Fossils Yield 10-Million-Year-Old Bone Marrow -- A First

Richard A. Lovett
for National Geographic News
July 25, 2006

Fossilized bone marrow has been discovered in ten-million-year-old frogs and salamanders from an ancient lake bed in Spain, scientists announced Friday.

The specimens are the first examples of fossilized bone marrow ever to be discovered. They are so well preserved that the original color of the tissue is still visible.

An international team of paleontologists, spearheaded by Maria McNamara of Ireland's University College Dublin, made the find while studying the remains of more than a hundred ancient frogs and salamanders.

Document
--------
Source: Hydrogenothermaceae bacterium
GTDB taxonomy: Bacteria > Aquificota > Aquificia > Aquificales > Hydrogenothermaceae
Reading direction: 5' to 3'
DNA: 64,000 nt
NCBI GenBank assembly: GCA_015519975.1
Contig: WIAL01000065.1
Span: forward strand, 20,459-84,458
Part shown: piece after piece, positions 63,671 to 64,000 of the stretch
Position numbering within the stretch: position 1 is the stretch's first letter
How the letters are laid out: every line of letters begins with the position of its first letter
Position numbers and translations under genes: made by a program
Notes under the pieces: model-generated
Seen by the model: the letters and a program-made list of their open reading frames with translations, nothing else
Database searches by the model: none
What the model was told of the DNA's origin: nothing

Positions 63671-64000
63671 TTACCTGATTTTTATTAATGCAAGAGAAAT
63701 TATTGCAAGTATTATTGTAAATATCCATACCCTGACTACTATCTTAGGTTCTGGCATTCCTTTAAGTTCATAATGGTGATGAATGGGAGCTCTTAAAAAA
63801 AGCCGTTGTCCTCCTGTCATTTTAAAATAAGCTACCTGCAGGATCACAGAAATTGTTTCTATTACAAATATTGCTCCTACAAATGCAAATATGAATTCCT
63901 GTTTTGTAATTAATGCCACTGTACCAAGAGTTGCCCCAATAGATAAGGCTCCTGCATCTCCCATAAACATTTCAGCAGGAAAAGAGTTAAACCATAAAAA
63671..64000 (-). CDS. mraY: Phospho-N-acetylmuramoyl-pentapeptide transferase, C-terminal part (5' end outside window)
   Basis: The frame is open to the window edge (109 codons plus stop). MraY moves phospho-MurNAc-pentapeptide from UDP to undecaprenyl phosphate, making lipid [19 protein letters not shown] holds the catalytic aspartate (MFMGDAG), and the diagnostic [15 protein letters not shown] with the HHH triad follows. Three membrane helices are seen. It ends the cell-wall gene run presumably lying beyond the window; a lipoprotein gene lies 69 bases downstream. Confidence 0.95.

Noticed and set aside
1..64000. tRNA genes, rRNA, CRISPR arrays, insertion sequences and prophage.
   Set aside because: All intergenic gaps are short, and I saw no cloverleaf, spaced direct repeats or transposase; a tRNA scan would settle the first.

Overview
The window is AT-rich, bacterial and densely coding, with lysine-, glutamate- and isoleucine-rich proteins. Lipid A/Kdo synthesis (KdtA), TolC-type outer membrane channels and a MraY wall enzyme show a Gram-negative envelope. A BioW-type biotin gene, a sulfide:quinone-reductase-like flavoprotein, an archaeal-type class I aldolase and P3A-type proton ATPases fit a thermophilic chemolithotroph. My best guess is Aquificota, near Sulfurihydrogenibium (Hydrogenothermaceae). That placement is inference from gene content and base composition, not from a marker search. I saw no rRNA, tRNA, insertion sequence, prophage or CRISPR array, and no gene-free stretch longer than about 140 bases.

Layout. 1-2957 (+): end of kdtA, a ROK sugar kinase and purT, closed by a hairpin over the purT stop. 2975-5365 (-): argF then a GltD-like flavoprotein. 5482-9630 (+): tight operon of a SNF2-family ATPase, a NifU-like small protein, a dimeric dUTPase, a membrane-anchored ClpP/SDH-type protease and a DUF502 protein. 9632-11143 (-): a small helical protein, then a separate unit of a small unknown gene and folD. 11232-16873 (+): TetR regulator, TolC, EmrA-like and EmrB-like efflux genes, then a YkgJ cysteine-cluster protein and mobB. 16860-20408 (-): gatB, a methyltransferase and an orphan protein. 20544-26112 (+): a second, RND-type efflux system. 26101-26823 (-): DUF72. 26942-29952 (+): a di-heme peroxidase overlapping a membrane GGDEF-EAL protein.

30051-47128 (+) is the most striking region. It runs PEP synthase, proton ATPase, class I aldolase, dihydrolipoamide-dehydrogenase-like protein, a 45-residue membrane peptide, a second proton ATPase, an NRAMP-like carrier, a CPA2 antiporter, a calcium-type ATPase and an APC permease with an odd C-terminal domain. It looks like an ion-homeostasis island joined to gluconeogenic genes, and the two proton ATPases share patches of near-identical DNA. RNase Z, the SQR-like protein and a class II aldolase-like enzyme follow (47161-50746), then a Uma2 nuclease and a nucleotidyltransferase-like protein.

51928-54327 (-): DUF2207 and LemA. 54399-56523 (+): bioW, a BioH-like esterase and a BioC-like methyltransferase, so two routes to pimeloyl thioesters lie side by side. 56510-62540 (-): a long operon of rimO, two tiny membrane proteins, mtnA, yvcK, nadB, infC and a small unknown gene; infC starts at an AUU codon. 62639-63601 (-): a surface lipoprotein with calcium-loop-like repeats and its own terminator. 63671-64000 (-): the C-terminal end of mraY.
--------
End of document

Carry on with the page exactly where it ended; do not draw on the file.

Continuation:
The discovery suggests that many other fossil bones may contain well-preserved remnants of bone marrow, the scientists say.

Although fossil remains of muscles, skin, and internal organs have been found, they are rare because soft tissues usually decay before they can be fossilized.

And when traces of such tissues are found, the original organic matter has usually been replaced by minerals during fossilization.

Not so with the Spanish amphibians.

"The marrow is organically preserved," McNamara said. "The original color of the marrow is preserved."

Like modern frogs, she says, the bones show an inner zone of yellow, fatty marrow, encircled by an outer zone of red marrow.

The find will allow "incredible insights" into the makeup of ancient animals, McNamara predicts.

The simple discovery that the marrow was red likely means that the animals made red blood cells in their bones, rather than solely in their spleens, as is the case with some modern salamanders, she says.

The team announces its discovery in the August issue of the journal Geology.

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